Lockheed Martin's state-of-the- art Command Management System, the CMS 330, integrates weapons, data, sensors and other equipment into a single operating system. The system provides for total system program performance, complete with a full suite of training systems and logistical support tailored to meet the needs of the women and men of the RCN.

The CMS 330 for the Protecteur-Class support ships will be functionally identical to the CMS aboard the RCN’s existing 12 Halifax-Class frigates in how it integrates signals from radar and other sensors. The only difference, says Scott Newport, manager of production operations at the LM facility, is that while the CMS 330s in the frigates have horizontal screens, the tighter space in the support ships require vertically-stacked screens.

Scott Newport, manager of production operations at the Ottawa facility of Lockheed Martin Canada, shows off a line of CMS consoles. (Photo: Ken Pole)

Lockheed Martin Canada reportedly employs approximately 1,000 employees at major facilities in Ottawa, Montreal, Halifax, Calgary, and Victoria, working on a wide range of major programs spanning the aerospace, defence and commercial sectors.

“We are proud to be selected by Seaspan as a supplier for the Joint Support Ships,” said Gary Fudge, vice president and general manager, Lockheed Martin Canada Rotary and Mission Systems. “This now places our Canadian-developed CMS 330 on five classes of ships across three different navies – six classes when including the future Canadian Surface Combatant for which we are the preferred bidder. This is great momentum and we look forward to expanding our support to the Royal Canadian Navy.”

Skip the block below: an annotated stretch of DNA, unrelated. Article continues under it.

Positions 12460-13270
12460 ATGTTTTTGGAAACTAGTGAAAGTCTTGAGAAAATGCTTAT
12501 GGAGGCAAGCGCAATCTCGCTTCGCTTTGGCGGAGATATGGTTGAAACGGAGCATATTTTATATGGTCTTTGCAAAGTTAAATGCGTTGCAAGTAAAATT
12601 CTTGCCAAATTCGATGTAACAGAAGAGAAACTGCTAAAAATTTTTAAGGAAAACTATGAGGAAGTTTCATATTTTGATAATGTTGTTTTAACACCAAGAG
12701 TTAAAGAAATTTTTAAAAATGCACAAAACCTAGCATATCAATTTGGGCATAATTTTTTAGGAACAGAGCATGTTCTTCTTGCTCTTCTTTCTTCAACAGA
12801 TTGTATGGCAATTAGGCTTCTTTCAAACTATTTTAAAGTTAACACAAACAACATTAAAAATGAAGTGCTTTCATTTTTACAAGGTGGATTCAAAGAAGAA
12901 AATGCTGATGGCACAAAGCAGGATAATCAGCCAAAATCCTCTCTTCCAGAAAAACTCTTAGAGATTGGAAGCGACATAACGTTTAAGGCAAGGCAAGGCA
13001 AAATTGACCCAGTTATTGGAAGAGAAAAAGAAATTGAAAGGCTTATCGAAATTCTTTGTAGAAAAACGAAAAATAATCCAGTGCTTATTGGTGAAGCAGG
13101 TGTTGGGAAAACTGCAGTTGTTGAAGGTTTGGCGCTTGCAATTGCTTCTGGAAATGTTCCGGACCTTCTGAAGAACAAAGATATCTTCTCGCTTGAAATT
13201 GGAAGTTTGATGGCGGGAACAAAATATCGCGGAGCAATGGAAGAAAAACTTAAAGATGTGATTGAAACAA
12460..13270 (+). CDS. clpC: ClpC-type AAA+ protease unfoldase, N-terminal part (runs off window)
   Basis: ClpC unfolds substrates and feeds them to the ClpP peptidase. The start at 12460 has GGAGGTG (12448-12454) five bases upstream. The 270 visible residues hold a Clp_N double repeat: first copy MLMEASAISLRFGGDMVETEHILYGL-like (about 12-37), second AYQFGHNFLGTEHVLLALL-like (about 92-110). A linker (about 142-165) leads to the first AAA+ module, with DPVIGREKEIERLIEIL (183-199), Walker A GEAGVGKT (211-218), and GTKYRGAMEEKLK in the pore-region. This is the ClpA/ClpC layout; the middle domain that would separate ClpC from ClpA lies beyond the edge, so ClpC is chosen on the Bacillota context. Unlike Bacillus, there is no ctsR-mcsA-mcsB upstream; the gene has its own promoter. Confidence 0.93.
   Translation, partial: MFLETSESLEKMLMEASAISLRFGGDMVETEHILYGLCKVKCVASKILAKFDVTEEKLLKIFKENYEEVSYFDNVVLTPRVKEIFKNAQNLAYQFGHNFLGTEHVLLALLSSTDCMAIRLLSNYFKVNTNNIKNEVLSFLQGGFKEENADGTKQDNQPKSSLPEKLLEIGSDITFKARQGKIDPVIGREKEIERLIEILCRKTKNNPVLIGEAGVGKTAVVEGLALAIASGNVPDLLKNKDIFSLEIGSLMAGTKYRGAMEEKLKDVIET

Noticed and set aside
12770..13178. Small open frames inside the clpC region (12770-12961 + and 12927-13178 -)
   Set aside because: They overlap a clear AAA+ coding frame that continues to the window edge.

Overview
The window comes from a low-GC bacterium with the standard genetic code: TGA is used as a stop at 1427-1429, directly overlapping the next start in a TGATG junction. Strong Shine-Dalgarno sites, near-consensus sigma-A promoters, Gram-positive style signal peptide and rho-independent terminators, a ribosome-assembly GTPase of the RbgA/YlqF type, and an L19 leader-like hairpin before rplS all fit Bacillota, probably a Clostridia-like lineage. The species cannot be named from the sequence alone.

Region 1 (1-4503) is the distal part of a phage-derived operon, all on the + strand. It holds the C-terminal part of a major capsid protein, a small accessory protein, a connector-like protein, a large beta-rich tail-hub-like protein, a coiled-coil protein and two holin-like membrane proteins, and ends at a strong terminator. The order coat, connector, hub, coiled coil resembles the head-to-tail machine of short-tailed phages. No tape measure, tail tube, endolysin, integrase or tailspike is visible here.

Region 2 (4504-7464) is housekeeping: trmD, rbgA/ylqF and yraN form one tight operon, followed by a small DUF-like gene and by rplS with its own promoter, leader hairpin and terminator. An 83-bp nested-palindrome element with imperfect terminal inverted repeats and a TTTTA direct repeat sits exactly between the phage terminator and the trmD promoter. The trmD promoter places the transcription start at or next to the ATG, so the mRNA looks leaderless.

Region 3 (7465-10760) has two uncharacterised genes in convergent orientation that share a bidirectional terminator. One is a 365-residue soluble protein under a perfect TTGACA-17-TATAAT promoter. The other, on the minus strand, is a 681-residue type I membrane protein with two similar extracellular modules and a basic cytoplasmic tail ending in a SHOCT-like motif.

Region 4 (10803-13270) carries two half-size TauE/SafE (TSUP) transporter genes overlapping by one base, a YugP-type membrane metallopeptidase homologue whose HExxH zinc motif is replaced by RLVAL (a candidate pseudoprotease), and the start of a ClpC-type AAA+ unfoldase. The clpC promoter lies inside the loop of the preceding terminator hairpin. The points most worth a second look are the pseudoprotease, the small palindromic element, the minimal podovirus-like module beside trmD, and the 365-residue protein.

Lockheed Martin Canada’s CMS 330 performs four key functions:

  • Situational Awareness: Collects information about the surrounding environment through radars and sensors.
  • Intelligence: Converts the data into actionable intelligence.
  • Planning: Presents the information in an intuitive format so the commander and crew can quickly develop a plan.
  • Command and Control: Directs ship systems to engage and respond to incoming threats.

According to Fudge, the CMS 330 features advanced technology that will offer critical commonality for the Royal Canadian Navy’s AOPS, CSC, and JSS missions. “Whether it is enforcing sovereignty in Canada’s waters, operating in an international threat environment, or engaging in humanitarian or disaster relief, CMS 330 will allow crews to counter threats faster and more efficiently, where and when necessary.”